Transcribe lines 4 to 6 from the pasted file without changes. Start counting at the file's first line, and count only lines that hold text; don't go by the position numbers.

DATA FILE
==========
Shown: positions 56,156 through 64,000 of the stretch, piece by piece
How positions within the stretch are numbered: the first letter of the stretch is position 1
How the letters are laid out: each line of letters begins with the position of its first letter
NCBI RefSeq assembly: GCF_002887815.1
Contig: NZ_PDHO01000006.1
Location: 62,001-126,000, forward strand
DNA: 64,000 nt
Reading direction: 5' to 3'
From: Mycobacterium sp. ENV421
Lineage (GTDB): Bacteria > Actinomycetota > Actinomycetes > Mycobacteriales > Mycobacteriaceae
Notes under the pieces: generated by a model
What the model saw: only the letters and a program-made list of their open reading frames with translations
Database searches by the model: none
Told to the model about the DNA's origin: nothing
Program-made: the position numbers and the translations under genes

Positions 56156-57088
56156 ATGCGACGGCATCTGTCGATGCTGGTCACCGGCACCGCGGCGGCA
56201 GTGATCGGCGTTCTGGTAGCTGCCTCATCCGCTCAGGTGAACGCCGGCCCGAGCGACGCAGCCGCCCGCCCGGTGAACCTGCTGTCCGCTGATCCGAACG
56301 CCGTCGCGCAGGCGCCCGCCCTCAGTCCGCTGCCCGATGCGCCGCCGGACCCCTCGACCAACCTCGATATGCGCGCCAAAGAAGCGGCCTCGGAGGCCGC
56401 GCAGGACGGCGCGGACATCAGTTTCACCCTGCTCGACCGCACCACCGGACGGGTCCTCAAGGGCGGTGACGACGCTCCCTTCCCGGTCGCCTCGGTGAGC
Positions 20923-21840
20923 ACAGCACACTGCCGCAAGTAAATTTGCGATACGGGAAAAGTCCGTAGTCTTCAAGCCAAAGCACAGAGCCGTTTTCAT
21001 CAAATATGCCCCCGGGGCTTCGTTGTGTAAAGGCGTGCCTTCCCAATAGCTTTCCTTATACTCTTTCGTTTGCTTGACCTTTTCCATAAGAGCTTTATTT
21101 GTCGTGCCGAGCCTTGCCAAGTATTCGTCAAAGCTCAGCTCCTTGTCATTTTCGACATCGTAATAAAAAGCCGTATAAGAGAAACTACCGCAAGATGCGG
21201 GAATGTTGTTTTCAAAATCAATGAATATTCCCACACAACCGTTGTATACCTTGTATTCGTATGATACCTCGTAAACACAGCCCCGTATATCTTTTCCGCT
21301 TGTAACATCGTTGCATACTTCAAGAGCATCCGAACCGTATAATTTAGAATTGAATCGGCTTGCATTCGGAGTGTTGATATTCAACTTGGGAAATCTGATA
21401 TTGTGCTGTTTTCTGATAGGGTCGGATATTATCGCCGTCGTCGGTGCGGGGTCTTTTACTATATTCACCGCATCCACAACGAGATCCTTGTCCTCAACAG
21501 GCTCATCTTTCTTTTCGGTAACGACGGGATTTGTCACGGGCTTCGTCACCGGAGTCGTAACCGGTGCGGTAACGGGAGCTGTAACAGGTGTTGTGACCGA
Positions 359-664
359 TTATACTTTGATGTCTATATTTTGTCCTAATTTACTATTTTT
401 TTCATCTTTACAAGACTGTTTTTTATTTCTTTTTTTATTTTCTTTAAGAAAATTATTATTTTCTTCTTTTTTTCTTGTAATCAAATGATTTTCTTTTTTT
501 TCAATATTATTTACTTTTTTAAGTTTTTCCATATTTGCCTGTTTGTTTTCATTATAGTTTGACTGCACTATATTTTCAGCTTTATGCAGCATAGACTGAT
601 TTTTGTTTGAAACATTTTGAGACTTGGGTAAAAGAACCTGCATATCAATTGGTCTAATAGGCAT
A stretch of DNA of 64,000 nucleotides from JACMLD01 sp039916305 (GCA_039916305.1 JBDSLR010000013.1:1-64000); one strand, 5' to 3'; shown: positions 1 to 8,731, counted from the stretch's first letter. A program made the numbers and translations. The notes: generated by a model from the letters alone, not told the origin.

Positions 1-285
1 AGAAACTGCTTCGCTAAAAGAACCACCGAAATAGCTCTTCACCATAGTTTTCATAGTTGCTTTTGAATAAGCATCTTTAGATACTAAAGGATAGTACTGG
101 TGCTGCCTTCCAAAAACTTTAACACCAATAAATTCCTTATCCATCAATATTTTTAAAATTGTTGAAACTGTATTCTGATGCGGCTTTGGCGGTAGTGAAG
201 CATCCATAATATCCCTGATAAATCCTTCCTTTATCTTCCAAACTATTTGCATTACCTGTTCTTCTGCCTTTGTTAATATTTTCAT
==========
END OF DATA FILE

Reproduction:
NCBI RefSeq assembly: GCF_002887815.1
Contig: NZ_PDHO01000006.1
Location: 62,001-126,000, forward strand